What Happened to Monmouth?

By Kevin Sweeney

Two years ago, Monmouth sat atop every Cinderella watchlist. The Hawks were coming off a season in which they recorded five wins over high-major opponents and were snubbed for an NCAA Tournament at-large berth. They followed that season up with a second consecutive MAAC regular season title, going 18-2 in the conference before falling to Siena in the semifinals of the conference tournament. Those Hawks, headlined by 2-time MAAC Player of the Year Justin Robinson, would go down as one of the better mid-majors to never make the tournament.

Despite the incredible disappointment of not getting over the NCAA Tournament hump, the Monmouth program looked to be in great shape. They had beautiful facilities close to the Jersey Shore, an excited fanbase, and a national cache most mid-majors could only dream of thanks in no small part to their dancing bench:

However, by far the biggest reason for excitement was the presence of head coach King Rice. The former North Carolina Tar Heel looked to be a star in the coaching business, with his gleaming smile drawing the attention of cameras time and time again as Monmouth downed opponent after opponent. Rice’s club played an incredibly exciting brand of basketball that featured tons of guards who could make plays off the bounce and light it up from the outside. His name repeatedly came up for job openings, with a rumored deal with Duquesne never materializing. Meanwhile, buzz continued that Rice could be the man to replace Roy Williams at his alma mater in the coming years.

Skip ahead about 21 months from the day Nico Clareth lit up the Times Union Center on one leg while Rice sat back and watched making an adjustment, and Rice couldn’t be further from the UNC job. His Hawks are 0-10 with six of those losses coming by 15 or more points and are one of just five remaining winless teams in D1 basketball. They sit at 346th out of 353 teams in the most recent NCAA NET rankings, while Bart Torvik’s T-rank doesn’t project a win for Monmouth until at least January 5.

So how did this rags-to-riches story go back to rags so fast?

The clearest answer is the early departure of Micah Seaborn. Seaborn had been the young star of the two elite MU teams, and was seen as the bridge to keep Monmouth near the top of the MAAC while they developed a new core. Instead, Seaborn missed much of last season with various injuries before leaving school with one year of eligibility remaining to join the pro ranks. Seaborn was drafted into the G-League by the Grand Rapids Drive but is not currently on their roster.

However, the program’s flaws in the post-Robinson era go far beyond Seaborn’s early exit. Rice simply hasn’t recruited well enough to win games, especially given all the momentum the program had. Rather than take advantage of that momentum and establish itself as a powerhouse in the northeast, Rice and his staff has really struggled to land high-end talent. Per VerbalCommits.com, Monmouth’s roster has the lowest average star rating in the MAAC. In the two classes since Robinson graduated, Rice hasn’t had a big recruiting win over a higher-level program.In his 2017 class, one in which he had plenty of playing time to offer, Rice signed 3 scholarship freshmen: Deion Hammond (offers from Canisius and Quinnipiac), Marcus McClary (Monmouth was his only offer), and Melik Martin (originally signed at D2 Lincoln). Offers don’t mean everything (Robinson had no other offers out of high school), but not being able to capitalize on program momentum to land some impact freshmen is a big missed opportunity.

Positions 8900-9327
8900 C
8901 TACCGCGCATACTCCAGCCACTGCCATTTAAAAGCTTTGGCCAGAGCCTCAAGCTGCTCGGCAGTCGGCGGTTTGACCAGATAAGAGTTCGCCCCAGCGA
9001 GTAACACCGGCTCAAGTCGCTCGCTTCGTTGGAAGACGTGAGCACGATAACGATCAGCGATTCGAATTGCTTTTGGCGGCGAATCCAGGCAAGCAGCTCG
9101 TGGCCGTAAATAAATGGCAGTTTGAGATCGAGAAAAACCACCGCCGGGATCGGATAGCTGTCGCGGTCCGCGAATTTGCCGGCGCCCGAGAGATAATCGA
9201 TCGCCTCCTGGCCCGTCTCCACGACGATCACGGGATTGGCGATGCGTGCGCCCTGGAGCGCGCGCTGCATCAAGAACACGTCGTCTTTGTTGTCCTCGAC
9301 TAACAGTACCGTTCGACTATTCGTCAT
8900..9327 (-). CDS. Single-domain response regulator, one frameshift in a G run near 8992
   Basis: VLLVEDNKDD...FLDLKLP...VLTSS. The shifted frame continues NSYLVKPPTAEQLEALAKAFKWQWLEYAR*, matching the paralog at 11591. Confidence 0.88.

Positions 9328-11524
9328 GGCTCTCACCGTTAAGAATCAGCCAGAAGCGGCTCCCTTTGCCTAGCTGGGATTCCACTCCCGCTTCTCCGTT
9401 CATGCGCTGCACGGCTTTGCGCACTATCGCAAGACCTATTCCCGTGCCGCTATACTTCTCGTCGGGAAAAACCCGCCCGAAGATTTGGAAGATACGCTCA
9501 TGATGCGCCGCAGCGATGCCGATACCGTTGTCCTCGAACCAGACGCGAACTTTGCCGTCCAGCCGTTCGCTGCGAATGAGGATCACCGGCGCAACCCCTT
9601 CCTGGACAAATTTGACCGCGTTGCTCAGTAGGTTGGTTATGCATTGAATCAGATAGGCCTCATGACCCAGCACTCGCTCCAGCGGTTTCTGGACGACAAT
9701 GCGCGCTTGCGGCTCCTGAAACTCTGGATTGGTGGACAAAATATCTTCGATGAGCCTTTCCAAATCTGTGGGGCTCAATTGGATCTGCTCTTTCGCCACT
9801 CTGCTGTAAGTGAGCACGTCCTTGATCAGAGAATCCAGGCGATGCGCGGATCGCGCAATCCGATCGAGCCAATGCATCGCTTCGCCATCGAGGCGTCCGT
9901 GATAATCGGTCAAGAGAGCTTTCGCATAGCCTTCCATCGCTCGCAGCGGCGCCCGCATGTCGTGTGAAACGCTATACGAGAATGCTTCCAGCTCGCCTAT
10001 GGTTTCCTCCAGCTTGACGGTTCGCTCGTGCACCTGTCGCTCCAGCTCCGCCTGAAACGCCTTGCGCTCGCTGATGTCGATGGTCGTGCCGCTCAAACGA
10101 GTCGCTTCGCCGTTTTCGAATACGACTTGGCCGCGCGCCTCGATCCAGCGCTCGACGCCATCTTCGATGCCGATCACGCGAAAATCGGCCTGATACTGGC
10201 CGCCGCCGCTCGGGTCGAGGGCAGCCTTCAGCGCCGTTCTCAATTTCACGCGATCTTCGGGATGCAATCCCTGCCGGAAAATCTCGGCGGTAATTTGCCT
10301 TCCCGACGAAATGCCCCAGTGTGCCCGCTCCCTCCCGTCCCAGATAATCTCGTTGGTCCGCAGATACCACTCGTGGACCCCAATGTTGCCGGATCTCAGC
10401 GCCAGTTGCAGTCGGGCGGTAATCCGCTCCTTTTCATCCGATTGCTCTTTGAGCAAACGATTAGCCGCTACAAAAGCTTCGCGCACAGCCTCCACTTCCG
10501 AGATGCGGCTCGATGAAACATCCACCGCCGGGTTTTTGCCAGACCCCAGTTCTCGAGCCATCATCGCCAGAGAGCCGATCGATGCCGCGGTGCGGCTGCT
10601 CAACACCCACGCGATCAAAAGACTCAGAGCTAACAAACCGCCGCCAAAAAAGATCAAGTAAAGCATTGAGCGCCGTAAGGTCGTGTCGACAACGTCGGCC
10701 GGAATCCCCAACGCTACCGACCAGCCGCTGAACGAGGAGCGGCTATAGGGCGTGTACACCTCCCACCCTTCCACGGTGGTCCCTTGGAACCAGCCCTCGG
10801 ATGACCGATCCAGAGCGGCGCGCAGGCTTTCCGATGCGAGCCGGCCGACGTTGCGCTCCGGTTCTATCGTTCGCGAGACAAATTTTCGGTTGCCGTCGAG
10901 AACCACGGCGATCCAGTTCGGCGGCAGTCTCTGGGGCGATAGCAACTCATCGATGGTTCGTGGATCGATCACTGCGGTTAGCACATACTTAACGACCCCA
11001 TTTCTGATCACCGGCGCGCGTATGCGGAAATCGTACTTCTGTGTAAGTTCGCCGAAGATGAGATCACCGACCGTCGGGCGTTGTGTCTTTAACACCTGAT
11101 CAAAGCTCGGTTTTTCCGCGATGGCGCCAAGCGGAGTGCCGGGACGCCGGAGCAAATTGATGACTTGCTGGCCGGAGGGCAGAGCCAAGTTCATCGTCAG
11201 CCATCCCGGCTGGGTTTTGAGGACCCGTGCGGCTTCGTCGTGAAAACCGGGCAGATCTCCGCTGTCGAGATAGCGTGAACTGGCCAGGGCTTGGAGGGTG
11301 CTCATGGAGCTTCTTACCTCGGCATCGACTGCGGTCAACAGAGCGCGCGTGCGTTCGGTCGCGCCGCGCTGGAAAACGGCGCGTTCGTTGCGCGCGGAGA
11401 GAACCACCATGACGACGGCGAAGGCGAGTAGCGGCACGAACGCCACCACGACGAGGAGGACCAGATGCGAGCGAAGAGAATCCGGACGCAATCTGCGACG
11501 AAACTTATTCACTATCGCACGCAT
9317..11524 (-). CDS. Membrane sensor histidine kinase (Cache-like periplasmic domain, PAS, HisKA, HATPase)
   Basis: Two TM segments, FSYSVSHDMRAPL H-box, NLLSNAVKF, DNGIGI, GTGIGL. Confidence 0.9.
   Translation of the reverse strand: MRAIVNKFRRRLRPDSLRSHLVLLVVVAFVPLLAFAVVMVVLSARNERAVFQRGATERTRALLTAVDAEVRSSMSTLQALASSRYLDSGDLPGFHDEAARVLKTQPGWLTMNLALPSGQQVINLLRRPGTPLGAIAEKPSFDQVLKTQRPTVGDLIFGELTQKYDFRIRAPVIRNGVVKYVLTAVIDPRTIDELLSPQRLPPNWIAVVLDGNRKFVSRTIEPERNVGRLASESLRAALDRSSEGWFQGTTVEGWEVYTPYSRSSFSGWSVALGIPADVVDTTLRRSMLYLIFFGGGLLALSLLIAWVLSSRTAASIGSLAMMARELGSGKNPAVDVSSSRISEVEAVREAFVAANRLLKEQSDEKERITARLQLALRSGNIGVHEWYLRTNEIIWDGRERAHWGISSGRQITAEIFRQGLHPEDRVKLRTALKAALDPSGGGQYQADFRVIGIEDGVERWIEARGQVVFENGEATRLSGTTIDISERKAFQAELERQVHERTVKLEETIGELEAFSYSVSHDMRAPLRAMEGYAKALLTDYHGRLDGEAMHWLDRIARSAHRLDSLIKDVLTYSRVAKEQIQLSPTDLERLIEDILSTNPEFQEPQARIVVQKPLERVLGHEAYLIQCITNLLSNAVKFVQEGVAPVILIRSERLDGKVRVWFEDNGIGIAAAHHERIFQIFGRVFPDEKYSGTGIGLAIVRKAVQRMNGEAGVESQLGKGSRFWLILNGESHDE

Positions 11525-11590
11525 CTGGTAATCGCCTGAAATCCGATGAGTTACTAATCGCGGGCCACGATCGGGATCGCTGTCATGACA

Rice hasn’t helped himself on the recruiting trail with his actions over the last two frustrating seasons. Last season, Rice drew criticism for ridiculing a student radio broadcaster after a loss, per a story in the Asbury Park Press. He has also criticized his program’s fans multiple times throughout his tenure, including after their most recent loss to Hofstra.

The worst misstep came this past June, when Rice pulled the scholarship of rising senior forward Pierre Sarr without providing a reason. Run-offs have become a part of college basketball, but Monmouth had multiple available scholarships when Sarr’s scholarship was pulled. To make matters worse, Sarr was one of the more highly-regarded recruits in program history, coming from NJ prep powerhouse Roselle Catholic. Beyond the simple criticism of not letting a guy finish his career, why would you run off a player from an influential program that you hope to land players from in the future? If you are a prep coach in the tri-state area, are you sending your kid to King Rice?

If you take out the three seasons that Justin Robinson was an all-MAAC first teamer from Rice’s coaching record, he is 44-92 as a head coach and has lost 20 or more games in every season without Robinson. I think it’s fair to say that Rice isn’t a very good coach.

Now, the Monmouth program is in a brutally difficult spot. Rice is under contract through the 2021-22 season, and few mid-major programs have the means to buy out more than one year of salary. You could stick it out a couple years and hope that Rice finds another Robinson, but allowing the program to remain in futility until you can afford to buy Rice out would make those back-to-back MAAC titles even more of a distant memory.

While it’s not entirely clear what it would cost to fire Rice after this season, a buyout may be prohibitive after this season. But without a change, it’s hard for me to see this Monmouth program turning things back around.


      • Fair enough. I just look at his last 5 years, when the program was in disarray on the court and off.


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